summer showed that most people
hold a positive attitude towards
aging and the elderly.
The department is gathering
information on attitudes of different age groups toward old age,
under the leadership of Dr. E.I.
Signori.
Signori said Monday he
discovered that attitudes towards
aging are not based on gender and
vary with age groups.
His results came from 1,000
people between the ages of 14 and
90 in the Lower Mainland and
throughout Canada who filled out a
questionnaire during the summer.
In an earlier study held last year,
elderly people outlined their needs
and wants, citing finances as their
first priority.
Other areas of concern for the
elderly were accommodation,
loneliness and contact with the
world. The politics of aging rated
twelfth in priority, before mental
competence and sexual activity.
Besides Signori's survey, the
psychology   department   held   18
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different studies on prejudice
against the elderly in employment
areas, he said.
Signori added that his survey had
inspired additional research at the
U. of Windsor on chQdrens' attitudes towards aging, to determine
the origin of prejudices.
Signori said that he was heartened by the results of attitudes
from the elderly and the general
population.
The study on attitudes is
scheduled for presentation in mid-
October at the Canadian
Association on Gerontology in
Edmonton, Alberta.
Signori said the UBC findings
will eventually be passed on to the
federal government to "give the
policy makers a better picture of
how we all feel about aging and the
elderly."
Signori said in the year 2000 there
will be a projected three million
Canadians 65 years old or over and
our positive attitudes at this point
could certainly help in the future.
PUBLIC
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AT THE AMS
and dance
Sept. 14th   4:30 p.m.
Between S.U.B. and Aquatic  Centre
Reasonable Prices for Food and Drink
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600 West Broadway
873-4571 Tuesday, September 12, 1978
THE       UBYSSEY
Page  19
Wheelchair
speedster
sets record
Wheelchair athlete Peter Colistro
endured a 20-mile marathon
around the UBC campus June 27 at
a record pace of 1:59:56.
He beat his 1977 effort by more
than 15 minutes.
Colistro raised about $2,000 in
pledges to aid other disabled
athletes.
Before the gruelling one-man
race against the clock began,
Colistro was confident of beating
his previous mark.
"Sure, I'll do it. The only think
that bothers me is all the people
pointing out things like how hot it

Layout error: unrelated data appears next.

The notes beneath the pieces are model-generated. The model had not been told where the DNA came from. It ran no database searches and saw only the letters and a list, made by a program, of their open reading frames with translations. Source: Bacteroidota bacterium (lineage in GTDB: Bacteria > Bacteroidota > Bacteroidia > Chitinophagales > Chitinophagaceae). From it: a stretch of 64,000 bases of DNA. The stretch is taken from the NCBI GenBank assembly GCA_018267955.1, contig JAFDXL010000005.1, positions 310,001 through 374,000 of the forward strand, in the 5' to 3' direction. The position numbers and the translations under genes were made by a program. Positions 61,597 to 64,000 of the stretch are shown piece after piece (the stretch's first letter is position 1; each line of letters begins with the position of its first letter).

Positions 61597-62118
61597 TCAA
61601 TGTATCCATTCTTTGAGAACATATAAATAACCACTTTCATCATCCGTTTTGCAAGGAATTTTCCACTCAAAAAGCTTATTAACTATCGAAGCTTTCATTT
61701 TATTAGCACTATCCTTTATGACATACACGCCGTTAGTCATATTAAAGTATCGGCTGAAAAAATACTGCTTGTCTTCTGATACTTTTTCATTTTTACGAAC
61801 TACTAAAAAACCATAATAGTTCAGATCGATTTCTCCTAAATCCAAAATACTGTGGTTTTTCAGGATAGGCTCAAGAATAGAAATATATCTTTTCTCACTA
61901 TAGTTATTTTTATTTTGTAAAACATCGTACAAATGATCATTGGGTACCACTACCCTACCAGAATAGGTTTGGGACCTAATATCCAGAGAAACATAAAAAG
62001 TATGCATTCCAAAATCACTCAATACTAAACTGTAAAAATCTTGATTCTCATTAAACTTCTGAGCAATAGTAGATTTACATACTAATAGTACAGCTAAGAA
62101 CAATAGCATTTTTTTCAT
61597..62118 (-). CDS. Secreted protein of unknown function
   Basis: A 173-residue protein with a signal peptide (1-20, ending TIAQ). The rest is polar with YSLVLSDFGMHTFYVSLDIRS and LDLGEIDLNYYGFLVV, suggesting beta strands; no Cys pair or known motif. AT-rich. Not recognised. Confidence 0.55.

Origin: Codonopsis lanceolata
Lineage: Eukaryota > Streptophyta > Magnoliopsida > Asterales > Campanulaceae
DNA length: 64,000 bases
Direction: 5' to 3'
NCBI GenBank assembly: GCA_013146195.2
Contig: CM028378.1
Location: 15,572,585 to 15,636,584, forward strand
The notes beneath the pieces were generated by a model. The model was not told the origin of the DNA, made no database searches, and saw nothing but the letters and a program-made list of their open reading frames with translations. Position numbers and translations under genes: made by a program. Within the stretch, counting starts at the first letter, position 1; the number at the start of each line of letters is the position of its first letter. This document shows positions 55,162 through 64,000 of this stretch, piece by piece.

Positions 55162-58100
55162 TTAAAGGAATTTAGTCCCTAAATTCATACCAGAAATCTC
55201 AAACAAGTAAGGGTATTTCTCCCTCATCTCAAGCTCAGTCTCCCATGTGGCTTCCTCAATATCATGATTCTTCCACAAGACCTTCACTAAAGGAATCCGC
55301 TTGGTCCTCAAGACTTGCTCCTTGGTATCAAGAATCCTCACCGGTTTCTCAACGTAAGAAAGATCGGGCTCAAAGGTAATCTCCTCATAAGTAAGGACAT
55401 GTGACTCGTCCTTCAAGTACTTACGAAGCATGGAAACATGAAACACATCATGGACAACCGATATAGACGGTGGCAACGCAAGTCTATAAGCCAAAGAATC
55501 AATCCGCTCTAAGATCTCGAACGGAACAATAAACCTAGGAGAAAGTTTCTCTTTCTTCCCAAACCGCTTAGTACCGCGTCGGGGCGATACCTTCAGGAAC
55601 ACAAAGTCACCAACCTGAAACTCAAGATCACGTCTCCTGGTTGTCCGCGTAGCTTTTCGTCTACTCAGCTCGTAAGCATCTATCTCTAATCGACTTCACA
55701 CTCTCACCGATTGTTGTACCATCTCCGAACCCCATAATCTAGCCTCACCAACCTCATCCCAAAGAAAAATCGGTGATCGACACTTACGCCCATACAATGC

is," he said.
"That doesn't help at all."
To break the old mark, Colistro
had to maintain a pace better than
10 m.p.h. in uncomfortable 22
degree heat.
Colistro is a world record holder
in the 800 metre wheelchair race,
and broke two B.C. records in
B.C.'s Physically Disabled Games
in June.
PETER COLISTRO speeds to new
wheelchair marathon record as
trainer runs alongside, trying hard
to keep up.
Chlorine ODs, illicit plunge mar pool opening
By GEOF WHEELWRIGHT
UBC finally has a new indoor
pool, and it's open if you want to
take a chance on going there.
Former students who have
shelled out $5 a year for the past
few years won't get any special
considerations.
And during the past month some
students have experienced acute eye
irritation from swimming in the
pool, and three students were
forcibly ejected.
The pool opened on Sept. 5, and
during its first: week of operation
was the cause of eye irritation for
more than half a dozen UBC
students, according to a student
health services doctor.
Dr. C.A. Brumwell, assistant
director and physician at student
health services, said Monday that
the pH level in the pool had crept
up quite a bit. "Some of them (the
students) were quite uncomfortable," he said.
According to Brumwell, this is
not the first time something like this
has happened. From time to time
Empire pool has also experienced
this severe pH imbalance, but it is
uncommon, he added.
The reason for the imbalance was
a pump that was too small, according to pool manager Jim
Bremner.
Eye irritation was not the only
disturbance at the pool this month.
A group of three students and
alumni decided they were going to
take an unscheduled dip before the
pool was due to open to the public.
The pool was being rented by the
Association of Commonwealth
Universities, which was holding a
convention on campus. Dave
Williams, a student who participated in the unauthorized dip,
said he went into the pool because
he wanted to lend support to a
friend who had contributed his $5
yearly for the pool fund and wanted
to take a swim.
Williams said his friend, Allan
Cox, could not wait for the pool to
open because he was leaving for
France before the scheduled
opening.
So   Williams,   Cox   and   Don
Andrews decided to take the
plunge, said Williams. On Aug. 25,
at about 5:30 p.m., they walked